.cancerresearch

The Big picture…

The Big Picture

Australian Cancer Research Foundation

.CANCERRESEARCH is a collaborative initiative facilitated by the Australian Cancer Research Foundation. Its focus is to bring together news, information, and leading opinion on cancer treatment, prevention, diagnosis and cure. We want you to be a part of the .CANCERRESEARCH community...

Please click here to learn more.

Home.

Cancer
Research

HOME.CANCERRESEARCH

Explore our home site for an idea of what .CANCERRESEARCH has to offer.

> Information on different types of cancer
> Cancer research endeavours of the past and near future
> Ways you can get involved

Visit our home site home.cancerresearch

 

Diversity of T-cells improves lymphoma immune response

 
ACRF
ACRF
April 4, 2017

Cancer researchers found that patients with non-hodgkins lymphoma are most likely to survive if they have a rich variety of T-cells.

Dr Colm Keane from the Diamantina Institute, University of Queensland,  said the findings could pave the way for personalised immunotherapies for those who did not respond to existing treatments.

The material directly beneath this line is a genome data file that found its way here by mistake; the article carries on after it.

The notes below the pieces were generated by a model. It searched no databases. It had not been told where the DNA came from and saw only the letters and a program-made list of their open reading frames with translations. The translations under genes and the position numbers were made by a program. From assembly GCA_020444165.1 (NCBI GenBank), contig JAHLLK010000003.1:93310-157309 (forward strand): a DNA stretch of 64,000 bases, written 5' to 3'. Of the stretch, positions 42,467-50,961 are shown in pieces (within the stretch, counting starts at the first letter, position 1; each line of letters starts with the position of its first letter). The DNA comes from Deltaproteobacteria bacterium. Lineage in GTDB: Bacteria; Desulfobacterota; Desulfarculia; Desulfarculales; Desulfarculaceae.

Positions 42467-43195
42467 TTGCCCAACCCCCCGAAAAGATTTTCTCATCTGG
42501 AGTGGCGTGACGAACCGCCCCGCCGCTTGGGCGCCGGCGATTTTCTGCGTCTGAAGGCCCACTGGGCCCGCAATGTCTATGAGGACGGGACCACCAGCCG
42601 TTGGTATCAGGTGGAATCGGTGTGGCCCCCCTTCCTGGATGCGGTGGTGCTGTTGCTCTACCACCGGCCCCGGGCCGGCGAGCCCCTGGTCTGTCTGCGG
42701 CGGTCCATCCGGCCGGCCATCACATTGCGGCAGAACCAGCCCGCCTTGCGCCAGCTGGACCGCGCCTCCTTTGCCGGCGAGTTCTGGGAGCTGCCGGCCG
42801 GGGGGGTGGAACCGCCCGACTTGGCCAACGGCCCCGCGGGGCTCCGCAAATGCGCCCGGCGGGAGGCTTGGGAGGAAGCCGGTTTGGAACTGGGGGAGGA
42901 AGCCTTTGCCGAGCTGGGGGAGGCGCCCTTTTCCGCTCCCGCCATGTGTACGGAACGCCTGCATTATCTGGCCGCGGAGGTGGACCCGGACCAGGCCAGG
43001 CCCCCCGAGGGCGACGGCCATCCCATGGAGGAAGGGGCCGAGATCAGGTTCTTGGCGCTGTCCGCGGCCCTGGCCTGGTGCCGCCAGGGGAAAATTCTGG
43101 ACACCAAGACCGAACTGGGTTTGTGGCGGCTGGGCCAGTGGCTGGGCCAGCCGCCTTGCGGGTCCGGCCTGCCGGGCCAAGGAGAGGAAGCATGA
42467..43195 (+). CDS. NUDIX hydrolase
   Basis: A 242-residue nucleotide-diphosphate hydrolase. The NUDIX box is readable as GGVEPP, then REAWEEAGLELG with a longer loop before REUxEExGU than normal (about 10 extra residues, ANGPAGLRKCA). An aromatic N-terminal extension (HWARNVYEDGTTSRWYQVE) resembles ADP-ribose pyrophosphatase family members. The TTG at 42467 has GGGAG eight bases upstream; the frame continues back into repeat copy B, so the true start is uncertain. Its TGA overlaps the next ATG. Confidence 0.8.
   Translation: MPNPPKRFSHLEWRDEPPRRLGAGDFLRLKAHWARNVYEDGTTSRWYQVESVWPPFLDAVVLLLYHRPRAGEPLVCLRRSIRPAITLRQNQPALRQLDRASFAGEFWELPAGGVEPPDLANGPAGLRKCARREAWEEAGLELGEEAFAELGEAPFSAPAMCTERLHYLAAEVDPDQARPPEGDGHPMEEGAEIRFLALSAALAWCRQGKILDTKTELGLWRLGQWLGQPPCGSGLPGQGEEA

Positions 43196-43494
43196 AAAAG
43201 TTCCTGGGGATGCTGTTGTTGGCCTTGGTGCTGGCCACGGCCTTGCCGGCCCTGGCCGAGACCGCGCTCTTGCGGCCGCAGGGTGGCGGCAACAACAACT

“The study was unique in that we were able to get the code for every one of the 2,500 or so T-cells from biopsies from a large group of patients with diffuse large B-cell lymphoma (DLBCL),” Dr Keane said.

T-cells are known to fight off infections such as influenza, but recent findings indicate they are also capable of killing cancer cells.

“Our research showed those with a highly dominant T-cell type had a lower survival rate than those with greater diversity,” Dr Keane said.

“If the tumour mutated to avoid a dominant T-cell, the immune system was left with fewer and weaker options to mount an effective response.

“You could compare it to a sports team who lose their only star player.”

More than 4,000 Australians are diagnosed with non-hodgkins lymphoma each year, and about 30 per cent of those with the aggressive DLBCL die from the disease.

Dr Keane said the results were surprising because melanoma patients typically respond well to therapies when they have groups of dominant T-cells.

“We now know that T-cell composition for specific tumour types should be factored into the design of future immune-based therapies,” he said.

“We are working to find which types of T-cells are associated with the best outcomes for lymphoma patients.

“We hope then to be able to produce those in the laboratory and give them back to the patient to improve their response and chances of survival.”

The study involved 92 patients at the Princess Alexandra Hospital in Brisbane and Canberra Hospital.

This research is published in Clinical Cancer Research.

The original article was published on the University of Queensland website.

The Australian Cancer Research Foundation has supported Diamantina Institute by providing three grants, totalling $ AUD 6.2million towards cutting edge cancer research equipment and technology.

Subscribe to our newsletter